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Coe’s evidence ‘lacked credibility’: Collins

A video grab from footage broadcast by the UK Parliament's Parliamentary Recording Unit (PRU) shows former International Association of Athletics Federations (IAAF) vice-president, David Bedford, as he speaks at a House of Commons Culture Media and Sports Committee in London on Tuesday. (AFP)

LONDON: World athletics supremo Sebastian Coe is to be asked to appear again before a British Parliamentary Committee after evidence they heard on Tuesday cast doubt on the credibility of his initial remarks to them, the chairman said.
David Bedford, a former 10,000 meters world record holder, confirmed to the Culture Media and Sports Committee on Tuesday he had sent Coe — when he was vice president of the International Association of Athletics Federations (IAAF) — an e-mail with an attachment in August 2014 which contained an explosive allegation.
Andrei Baranov, the agent of Russian marathon runner Lilya Shobukhova, claimed she had been blackmailed by Russian and IAAF officials including Papa Missata Diack, the then IAAF president Lamine Diack’s son, to the tune of £356,000, $505,000 over a failed dope test.
Bedford — who had initially alerted the two-time Olympic champion to a potential problem with a phone call to him when he was on holiday in Switzerland earlier that August — admitted Coe is not renowned for replying to e-mails so he followed it up with text messages that also went unanswered.
Coe claims he never opened the attachment and sent it on instead to the IAAF Ethics Commission — which Bedford had already done — and the first he knew of the allegations was in a German documentary in December 2014.
Bedford confessed to being surprised at learning Coe had not opened the attachment but would not be coaxed when pressed by a member of the all-party Committee into saying his reaction was one of disbelief.
However, Damian Collins, the chairman, said Bedford’s evidence had provided enough reason for Coe to be recalled and preferably to appear by the end of January.
“Sebastian Coe’s testimony to us lacked credibility based on what Dave Bedford said today,” Collins said.
“Quite aside from the e-mail Bedford had spoken to him, he’d texted him and brought it up at a lunch that November (2014).
“Throughout that entire period Coe had knowledge of the allegations.
“He said to us he had no knowledge so we want to question him about the matter further, and why he didn’t open the documents,” added the 42-year-old Conservative Party lawmaker.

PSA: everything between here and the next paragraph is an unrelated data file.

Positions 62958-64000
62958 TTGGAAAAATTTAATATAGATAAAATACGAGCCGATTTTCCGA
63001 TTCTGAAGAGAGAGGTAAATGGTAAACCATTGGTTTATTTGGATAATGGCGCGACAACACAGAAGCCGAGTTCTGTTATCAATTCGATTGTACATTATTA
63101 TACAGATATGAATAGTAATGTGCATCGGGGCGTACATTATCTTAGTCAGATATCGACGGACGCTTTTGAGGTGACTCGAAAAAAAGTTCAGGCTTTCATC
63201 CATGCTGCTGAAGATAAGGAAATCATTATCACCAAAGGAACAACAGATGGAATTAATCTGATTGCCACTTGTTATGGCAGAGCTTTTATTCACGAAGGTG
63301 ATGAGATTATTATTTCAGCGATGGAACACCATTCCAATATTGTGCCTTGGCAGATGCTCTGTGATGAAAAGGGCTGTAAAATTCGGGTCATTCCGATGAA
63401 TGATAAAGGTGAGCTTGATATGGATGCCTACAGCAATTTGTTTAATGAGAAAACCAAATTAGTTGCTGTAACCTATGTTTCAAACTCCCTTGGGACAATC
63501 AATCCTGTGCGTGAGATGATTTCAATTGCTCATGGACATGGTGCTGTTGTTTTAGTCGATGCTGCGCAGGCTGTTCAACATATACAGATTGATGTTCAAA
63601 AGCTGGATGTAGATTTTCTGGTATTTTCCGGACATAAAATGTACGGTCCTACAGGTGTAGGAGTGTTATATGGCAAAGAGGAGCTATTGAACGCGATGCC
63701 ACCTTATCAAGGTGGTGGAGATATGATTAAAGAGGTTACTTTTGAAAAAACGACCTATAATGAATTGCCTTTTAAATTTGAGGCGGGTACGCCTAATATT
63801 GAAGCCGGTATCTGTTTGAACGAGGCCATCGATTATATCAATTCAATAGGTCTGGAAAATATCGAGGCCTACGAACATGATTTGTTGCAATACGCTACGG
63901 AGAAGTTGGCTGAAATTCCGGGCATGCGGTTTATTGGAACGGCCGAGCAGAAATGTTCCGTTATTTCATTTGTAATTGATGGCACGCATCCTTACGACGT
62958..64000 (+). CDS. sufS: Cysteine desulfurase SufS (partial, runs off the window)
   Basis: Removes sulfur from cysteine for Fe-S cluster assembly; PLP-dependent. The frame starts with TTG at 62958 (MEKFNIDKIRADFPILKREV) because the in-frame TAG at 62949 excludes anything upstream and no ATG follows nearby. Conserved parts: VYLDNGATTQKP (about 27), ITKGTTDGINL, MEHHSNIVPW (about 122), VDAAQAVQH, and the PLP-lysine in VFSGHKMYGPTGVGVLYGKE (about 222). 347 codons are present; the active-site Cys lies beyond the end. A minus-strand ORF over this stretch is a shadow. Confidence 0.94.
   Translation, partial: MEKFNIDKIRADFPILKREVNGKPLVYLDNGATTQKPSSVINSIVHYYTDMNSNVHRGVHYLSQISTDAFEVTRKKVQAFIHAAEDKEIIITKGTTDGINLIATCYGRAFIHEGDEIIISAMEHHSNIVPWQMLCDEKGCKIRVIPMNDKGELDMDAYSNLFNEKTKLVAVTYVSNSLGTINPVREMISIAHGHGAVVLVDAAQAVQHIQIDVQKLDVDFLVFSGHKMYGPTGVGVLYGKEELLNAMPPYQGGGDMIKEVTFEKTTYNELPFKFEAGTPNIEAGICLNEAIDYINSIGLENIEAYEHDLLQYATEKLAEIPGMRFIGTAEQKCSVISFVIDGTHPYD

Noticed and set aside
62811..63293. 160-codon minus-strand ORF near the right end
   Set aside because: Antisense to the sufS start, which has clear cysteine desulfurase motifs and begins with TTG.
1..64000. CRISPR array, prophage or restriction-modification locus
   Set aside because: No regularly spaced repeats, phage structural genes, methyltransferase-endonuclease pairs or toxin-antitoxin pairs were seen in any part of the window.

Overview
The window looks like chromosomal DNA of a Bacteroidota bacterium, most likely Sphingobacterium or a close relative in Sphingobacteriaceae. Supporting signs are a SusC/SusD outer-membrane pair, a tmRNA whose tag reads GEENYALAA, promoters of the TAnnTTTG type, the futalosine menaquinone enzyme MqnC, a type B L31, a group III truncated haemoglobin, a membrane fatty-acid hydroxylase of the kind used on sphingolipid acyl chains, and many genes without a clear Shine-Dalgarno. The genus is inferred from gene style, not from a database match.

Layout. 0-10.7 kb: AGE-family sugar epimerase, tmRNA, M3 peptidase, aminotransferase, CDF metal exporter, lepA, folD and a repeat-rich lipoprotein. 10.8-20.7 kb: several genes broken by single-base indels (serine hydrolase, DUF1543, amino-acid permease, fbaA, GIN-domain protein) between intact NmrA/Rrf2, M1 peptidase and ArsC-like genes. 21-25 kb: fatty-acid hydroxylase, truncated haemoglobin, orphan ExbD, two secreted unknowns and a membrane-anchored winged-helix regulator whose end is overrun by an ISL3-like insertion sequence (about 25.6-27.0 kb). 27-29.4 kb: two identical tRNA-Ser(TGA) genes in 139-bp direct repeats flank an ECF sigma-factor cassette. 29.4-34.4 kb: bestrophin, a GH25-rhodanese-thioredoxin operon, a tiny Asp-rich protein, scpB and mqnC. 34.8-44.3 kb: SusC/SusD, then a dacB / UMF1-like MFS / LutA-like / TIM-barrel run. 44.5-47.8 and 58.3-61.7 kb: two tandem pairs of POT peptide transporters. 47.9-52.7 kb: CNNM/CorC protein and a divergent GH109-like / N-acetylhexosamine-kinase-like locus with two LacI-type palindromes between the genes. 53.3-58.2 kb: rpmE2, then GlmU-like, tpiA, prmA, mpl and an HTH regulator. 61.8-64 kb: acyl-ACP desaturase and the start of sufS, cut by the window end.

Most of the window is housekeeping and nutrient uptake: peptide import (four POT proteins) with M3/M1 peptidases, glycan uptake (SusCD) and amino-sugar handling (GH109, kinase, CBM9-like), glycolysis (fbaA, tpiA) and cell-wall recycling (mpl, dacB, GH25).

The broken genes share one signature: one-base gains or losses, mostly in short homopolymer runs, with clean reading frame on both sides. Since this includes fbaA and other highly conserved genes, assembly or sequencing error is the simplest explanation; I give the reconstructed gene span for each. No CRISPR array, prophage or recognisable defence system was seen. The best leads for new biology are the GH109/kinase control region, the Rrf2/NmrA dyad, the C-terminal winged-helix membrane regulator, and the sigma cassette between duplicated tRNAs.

Coe, though, looks set to deny the committee his presence as he released a statement through the IAAF after Bedford’s evidence to say he ‘has no further information he can provide to the inquiry’.
Bedford, who said when asked he had no axe to grind with Coe as they enjoyed what he termed ‘friendly relations’, claimed his interpretation of Coe’s inaction at the time was he saw himself as the only savior of athletics and in order to do that he had to keep his head down and beat rival Sergey Bubka in the election to succeed Diack in 2015.
Coe duly swept to power in August 2015 in Beijing. Collins, though, does not accept that interpretation.
“That is his (Bedford’s) interpretation,” said Collins.
“But these are extremely serious allegations being made about officials from the sport’s governing body colluding to cover up dope tests.
“After four months’ silence he was raising his concerns after sticking his head in the sand.”
Collins, who is co-founder of the campaign group for FIFA reform New FIFA Now, said they cannot compel Coe to appear as he is a fellow parliamentarian (he is a former Conservative lawmaker himself who now sits in the un-elected chamber the House of Lords).
However, Collins says these matters needed to be cleared up.
“I think things cannot be left hanging where they are,” he said.
“We need to know the extent of his knowledge and how he reacted to it.
“I think it would be very poor if he didn’t give evidence.”

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